Claude Mumbere Is Vermont's Voice at Poetry Out Loud
State of the Arts
If you’re going to enter a poetry recitation competition, it sure can’t hurt to sound like James Earl Jones. That’s exactly who came to mind when I heard the uncannily deep-voiced, and deeply focused, 17-year-old Claude Mumbere recite last Wednesday at the Barre Opera House as one of the statewide contestants in Poetry Out Loud. I had the honor of being one of five judges in the final stages, in which we narrowed a field of 12 high school students to four, and then one. It was remarkably suspenseful.
All of the finalists had a good command of their respective poems and a confident stage presence — but Mumbere clearly stood out. The Burlington High School junior won the Vermont competition; Nora Gair, from St. Johnsbury Academy, was runner-up. Mumbere will represent the state next month in Washington, D.C. There, $50,000 in prizes will be awarded; the winner gets a $20,000 college scholarship.
Poetry Out Loud is a national project supported by the Poetry Foundation and the National Endowment for the Arts. The Vermont Arts Council partnered with those organizations to present the state finals, coordinated by the VAC’s education and community arts programs manager Stacy Raphael. Some 5000 Vermont high school students participated in their classrooms; 31 competed at the Barre Opera House last week. Vermont poet and slam champ Geof Hewitt was the witty and enthusiastic emcee, a role he has performed since Poetry Out Loud took root in Vermont six years ago.
Mumbere is a varsity soccer player and an “excellent student,” according to his English teacher Benjamin Roesch. “He’s my student in the honors-level American literature seminar,” Roesch says. Roesch, along with fellow BHS teacher Erika Lowe and speech pathologist Scott Stone, introduced POL to the school just last year. “Erika had taught at Rice [High School] and done the program before,” Roesch explains. “Poetry Out Loud looks for motivated teachers, and sometimes everyone in school does it … My hope is, it will become a norm in our school and we’ll do it every year.”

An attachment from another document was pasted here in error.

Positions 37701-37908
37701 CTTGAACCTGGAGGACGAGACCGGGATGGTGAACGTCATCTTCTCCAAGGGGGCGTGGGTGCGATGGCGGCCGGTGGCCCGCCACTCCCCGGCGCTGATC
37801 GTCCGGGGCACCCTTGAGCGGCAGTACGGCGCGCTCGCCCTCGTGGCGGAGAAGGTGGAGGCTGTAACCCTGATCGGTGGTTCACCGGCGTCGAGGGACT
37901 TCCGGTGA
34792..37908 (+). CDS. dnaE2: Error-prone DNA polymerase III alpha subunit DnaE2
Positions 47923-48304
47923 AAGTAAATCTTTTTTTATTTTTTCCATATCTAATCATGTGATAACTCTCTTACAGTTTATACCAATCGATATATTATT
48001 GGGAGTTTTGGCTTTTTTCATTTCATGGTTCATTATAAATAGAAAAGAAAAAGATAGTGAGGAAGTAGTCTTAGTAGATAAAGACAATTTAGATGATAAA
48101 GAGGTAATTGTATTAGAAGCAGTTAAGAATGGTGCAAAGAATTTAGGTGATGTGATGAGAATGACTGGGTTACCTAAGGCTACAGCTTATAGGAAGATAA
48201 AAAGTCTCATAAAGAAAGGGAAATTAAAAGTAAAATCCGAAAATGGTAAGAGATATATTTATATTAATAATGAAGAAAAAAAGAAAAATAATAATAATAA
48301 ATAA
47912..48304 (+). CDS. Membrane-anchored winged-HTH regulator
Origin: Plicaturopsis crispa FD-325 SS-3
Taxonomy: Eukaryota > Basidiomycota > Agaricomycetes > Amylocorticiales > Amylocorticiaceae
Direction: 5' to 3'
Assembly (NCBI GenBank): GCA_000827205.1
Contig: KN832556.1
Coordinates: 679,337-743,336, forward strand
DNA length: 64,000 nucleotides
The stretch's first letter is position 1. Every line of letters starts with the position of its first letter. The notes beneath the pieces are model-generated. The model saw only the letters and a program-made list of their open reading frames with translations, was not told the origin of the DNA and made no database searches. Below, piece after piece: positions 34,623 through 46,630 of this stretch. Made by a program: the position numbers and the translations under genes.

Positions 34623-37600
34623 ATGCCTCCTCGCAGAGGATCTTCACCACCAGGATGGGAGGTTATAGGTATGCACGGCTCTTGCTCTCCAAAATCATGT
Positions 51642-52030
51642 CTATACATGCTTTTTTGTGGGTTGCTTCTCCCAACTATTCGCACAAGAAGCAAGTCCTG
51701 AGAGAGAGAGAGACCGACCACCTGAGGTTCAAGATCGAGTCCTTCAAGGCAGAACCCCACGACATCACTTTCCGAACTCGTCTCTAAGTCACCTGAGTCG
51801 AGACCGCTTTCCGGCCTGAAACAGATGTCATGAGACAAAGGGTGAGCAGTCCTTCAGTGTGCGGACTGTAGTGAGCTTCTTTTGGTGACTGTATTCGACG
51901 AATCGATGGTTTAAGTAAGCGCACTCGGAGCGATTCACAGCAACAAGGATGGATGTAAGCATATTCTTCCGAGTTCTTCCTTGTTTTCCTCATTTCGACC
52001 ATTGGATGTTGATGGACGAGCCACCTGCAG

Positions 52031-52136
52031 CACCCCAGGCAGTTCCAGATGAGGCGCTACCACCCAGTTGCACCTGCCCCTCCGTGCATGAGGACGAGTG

At BHS, 75 students did POL in class — Roesch made it an assignment, he says — and 10 of them participated in an after-school recitation competition. Mumbere was the only BHS student at the state finals.
Mumbere is the son of immigrants from the Democratic Republic of the Congo who moved to the U.S. about six years ago and have been in Vermont for just two. His father, Pierre Mujomba, is a scholar-in-residence at St. Michael’s College and teaches African literature. One of four children, Mumbere grew up in a multilingual family — the DRC is officially Francophone — but his smooth, unaccented English sounds like he was born intoning it.
“Even in class presentations, students are just struck by him — his natural presence and, of course, that voice,” says Roesch. “Claude is a very humble guy … I was showing him a video [of Mumbere reciting] on my iPhone the other day,” Roesch continues, “and he said, ‘Oh, my God, I sound like Darth Vader.’”
For his part, Mumbere admits he’d never recited poetry before Roesch’s English class. “I thought it was a cool idea and thought I’d give it a try,” he says. For Poetry Out Loud, he notes, “I selected a few poems from the database and website.” POL offers hundreds of classic poems, spanning centuries, for students to choose from — hip-hop or slam this is not. Mumbere picked “Do not go gentle into that good night” by Dylan Thomas and “I’m a Fool to Love You” by Cornelius Eady for his semifinal rounds. In case he made it through those, which he did, Mumbere had at the ready “The Passionate Shepherd to His Love,” written by Christopher Marlowe in the late 16th century. It was not a facile choice, nor what you might expect a 21st-century teenage boy to deliver with dignity. But it did the trick.
“Claude has an enormous depth of understanding,” says Roesch. “Here’s a kid who really just gets it — and he makes you feel it.”
Mumbere admits friends have suggested he “give theater a chance,” but he says he’s thinking about medicine as a career path. Right now, at least, “there’s no time for drama — I’m a year-round soccer player.”
And that may be another reason the show of support for Mumbere at BHS “was pretty unbelievable,” notes Roesch. It made his English teacher’s heart swell. “There were lots of high fives in the hallway. The school has really gone nuts over it,” Roesch exclaims. “I thought, This is all for poetry — how cool!”